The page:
Being charged with kidnapping is serious and requires experienced legal representation. If you require legal representatives that will strive to get you the best outcome, then contact Josh and James at McKenzie McLoughlin Law. We are former prosecutors who know the law, the cases and the defences.
What must the Police prove?
To have a person convicted of kidnapping, the Prosecution must prove each of the following matters beyond a reasonable doubt:
- The accused person took or detained a person, and
- This was done without the consent of the person who was taken or detained, and
- This was done with the intention of either holding the victim to ransom or obtaining any other advantage.
In addition to the above, there are also aggravated forms of the offences which involve such things as committing the offence in company of others, or causing actual bodily harm to the victim. There are also specially aggravated offences of kidnapping where the offence was committed in company and actual bodily harm was occasioned to the victim.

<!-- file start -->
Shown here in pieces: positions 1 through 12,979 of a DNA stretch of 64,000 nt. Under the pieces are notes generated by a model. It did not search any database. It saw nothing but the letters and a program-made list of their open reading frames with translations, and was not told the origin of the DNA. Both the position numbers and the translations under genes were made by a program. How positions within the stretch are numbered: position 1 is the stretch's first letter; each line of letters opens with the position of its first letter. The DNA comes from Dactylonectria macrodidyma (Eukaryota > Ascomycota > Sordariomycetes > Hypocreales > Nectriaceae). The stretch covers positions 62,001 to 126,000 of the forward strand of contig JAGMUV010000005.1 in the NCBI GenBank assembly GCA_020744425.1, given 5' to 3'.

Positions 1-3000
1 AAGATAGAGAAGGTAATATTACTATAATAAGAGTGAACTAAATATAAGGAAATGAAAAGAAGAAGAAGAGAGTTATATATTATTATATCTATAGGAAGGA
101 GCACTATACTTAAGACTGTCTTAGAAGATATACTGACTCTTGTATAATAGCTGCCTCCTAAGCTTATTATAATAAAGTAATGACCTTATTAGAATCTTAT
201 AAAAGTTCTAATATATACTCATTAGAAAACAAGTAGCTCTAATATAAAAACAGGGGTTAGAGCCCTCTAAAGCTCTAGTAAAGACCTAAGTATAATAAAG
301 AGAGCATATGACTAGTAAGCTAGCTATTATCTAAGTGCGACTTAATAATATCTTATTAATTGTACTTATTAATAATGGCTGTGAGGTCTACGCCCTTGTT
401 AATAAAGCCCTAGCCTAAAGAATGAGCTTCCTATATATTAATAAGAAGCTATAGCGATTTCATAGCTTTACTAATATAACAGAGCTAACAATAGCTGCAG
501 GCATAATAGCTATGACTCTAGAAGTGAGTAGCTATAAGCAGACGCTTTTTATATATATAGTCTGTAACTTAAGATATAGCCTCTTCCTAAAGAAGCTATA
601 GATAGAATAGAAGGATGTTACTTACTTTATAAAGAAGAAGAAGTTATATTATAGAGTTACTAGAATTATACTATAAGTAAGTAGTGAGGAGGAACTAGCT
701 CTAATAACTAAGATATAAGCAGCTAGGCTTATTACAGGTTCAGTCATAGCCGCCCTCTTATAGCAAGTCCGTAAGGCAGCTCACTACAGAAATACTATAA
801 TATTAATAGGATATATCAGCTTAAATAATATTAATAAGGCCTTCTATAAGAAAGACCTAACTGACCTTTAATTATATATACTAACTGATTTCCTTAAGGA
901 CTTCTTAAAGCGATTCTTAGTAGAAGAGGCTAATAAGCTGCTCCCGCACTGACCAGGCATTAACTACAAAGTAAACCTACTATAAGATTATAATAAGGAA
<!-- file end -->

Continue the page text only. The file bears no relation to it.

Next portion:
What is meant by detaining a person?
To detain a person means to prevent that person from leaving should he or she wish to do so. It is an interference with a person’s liberty. It is enough if the detaining was only for a very short period of time.
What is meant by ‘obtaining an advantage?’
It must be proved by the Prosecution that there was an intention of obtaining an advantage. It is not necessary that the advantage was actually achieved. In respect of the advantage, it need not be financial. Psychological or sexual gratification is enough. It must be proved by the Prosecution that the advantage intended to be obtained by the detention existed at some stage during that period of detaining the person. As such, that intention need not exist for the whole of the period of detaining a person.
Are there any defences to a kidnapping charge?
Possible defences to a charge of kidnapping include but are not limited to duress, necessity or self-defence.
Why choose McKenzie McLoughlin Law?
Our experience is your greatest advantage. This is because our two criminal lawyers have the combined experience of being criminal investigators for the NSW Police Force Detectives, and have also acted as Prosecutors for the Police and DPP. If you want to know how the other side works, then come to us. Not only do we know how the Police investigate their matters, but we are passionate about representing our clients. We know the law, the cases, and the defences available. We have access to the most experienced barristers in New South Wales. Contact Josh and James for representation today.